SURICHI Mohan’s debut novel, in her own words, tries “to create the beauty of North Indian or Hindustani classical music through words.” She locates its main action in a music college in Lucknow where guru-shisya tradition in the person of Kirana Sahib, married with children, and his young pupil Sarika, who is in her teens, is dramatised in its fullness. They meet regularly in a classroom where Kirana talks about the intricacies of classical music and demonstrates these by his singing.
Sarika respects Kirana and he appreciates her musical talent. Because he knows that she can make him known, he teaches her also at her home, and encourages her to sing in public functions. After some time, they become lovers. When Sarika becomes pregnant, her parents get her pregnancy terminated in utmost secrecy. Her story follows the course that had been told to her by a senior classmate: “They (men in the world of music) disarm you with their caring and then disrobe you. Once they have used you, they throw you away like a fly that has accidentally fallen into a glass of milk…. Our society is very harsh to its women.”
The novel weaves many other stories into this main plot for reasons that are not clear: of another student of the college Swati, who falls prey to the lustful ways of Mr Sinha, and ends up committing suicide; of Sinha’s daughter, who is stopped by her parents from marrying a boy of her choice because he is not rich; of Sarika’s cousin, who bows to the wishes of her parents and marries a boy chosen by them; and of Sinha’s shady business that lands him in prison. We also learn that Sarika’s mother too had to go through a painful experience, almost similar to her daughter’s, before her marriage.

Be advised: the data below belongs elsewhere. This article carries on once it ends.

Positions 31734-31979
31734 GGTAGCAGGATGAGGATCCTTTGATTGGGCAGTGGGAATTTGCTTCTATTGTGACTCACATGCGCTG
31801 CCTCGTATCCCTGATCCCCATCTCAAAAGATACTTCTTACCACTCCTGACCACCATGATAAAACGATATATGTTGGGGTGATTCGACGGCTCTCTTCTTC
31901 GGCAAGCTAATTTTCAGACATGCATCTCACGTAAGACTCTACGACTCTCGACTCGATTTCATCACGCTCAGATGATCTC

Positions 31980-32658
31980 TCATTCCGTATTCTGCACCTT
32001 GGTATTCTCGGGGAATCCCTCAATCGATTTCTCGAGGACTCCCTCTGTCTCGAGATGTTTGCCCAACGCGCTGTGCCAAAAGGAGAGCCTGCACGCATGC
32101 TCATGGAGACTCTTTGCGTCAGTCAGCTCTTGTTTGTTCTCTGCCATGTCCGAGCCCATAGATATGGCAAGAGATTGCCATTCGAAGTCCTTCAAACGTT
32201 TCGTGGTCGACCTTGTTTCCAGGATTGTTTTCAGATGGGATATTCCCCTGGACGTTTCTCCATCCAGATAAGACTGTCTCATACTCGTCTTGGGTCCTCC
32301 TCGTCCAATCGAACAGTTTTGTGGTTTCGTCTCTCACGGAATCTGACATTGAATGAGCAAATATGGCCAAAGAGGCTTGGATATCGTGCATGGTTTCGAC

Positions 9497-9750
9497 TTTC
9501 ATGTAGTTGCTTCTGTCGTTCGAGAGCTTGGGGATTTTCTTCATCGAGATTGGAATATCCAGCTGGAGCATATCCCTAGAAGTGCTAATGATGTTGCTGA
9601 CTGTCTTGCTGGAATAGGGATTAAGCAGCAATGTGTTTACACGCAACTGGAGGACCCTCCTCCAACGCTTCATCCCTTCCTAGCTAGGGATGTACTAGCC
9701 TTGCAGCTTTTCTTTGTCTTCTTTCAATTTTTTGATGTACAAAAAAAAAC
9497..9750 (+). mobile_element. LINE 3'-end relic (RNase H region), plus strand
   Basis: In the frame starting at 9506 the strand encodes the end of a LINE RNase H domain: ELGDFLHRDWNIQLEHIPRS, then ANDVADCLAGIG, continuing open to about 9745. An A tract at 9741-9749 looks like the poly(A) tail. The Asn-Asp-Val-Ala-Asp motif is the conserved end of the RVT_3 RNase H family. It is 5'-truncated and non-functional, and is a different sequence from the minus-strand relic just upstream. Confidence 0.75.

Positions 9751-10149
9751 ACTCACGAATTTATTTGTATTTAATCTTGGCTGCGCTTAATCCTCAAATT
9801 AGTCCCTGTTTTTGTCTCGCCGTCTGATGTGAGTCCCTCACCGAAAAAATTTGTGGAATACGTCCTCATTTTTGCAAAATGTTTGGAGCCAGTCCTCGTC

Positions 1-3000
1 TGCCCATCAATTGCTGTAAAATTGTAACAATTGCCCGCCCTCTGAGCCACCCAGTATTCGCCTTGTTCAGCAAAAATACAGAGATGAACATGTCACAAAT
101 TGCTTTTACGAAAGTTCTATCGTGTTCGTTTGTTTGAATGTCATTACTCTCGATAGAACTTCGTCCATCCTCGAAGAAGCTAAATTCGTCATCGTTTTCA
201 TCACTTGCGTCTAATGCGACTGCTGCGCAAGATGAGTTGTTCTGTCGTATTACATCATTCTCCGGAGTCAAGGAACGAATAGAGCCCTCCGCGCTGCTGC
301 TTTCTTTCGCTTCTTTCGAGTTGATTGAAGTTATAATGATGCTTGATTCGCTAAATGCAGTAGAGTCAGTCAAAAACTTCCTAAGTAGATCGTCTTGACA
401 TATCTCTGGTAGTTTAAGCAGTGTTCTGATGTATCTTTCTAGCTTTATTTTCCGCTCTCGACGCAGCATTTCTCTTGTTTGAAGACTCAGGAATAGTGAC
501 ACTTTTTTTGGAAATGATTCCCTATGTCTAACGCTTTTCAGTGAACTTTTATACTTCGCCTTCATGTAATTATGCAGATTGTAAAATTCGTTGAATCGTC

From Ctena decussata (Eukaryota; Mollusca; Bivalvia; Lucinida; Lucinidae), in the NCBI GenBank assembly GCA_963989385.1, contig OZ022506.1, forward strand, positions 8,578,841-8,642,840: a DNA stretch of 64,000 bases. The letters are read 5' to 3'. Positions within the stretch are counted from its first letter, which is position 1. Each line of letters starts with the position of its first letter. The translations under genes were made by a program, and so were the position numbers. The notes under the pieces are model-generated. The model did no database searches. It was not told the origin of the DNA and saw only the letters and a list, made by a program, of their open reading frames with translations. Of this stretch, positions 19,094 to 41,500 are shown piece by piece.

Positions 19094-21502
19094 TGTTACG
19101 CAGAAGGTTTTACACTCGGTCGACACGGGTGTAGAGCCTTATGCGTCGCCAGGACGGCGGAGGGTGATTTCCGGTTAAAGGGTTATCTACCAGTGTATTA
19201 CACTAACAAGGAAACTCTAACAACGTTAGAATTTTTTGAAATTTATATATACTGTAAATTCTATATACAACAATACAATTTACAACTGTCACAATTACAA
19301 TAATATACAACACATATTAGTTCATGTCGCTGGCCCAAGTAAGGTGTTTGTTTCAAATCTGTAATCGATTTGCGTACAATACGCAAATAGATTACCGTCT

Divine Music is thus much more than a novel about the world of music. It also shows how individual dreams and choices are constantly thwarted by social and cultural pressures.
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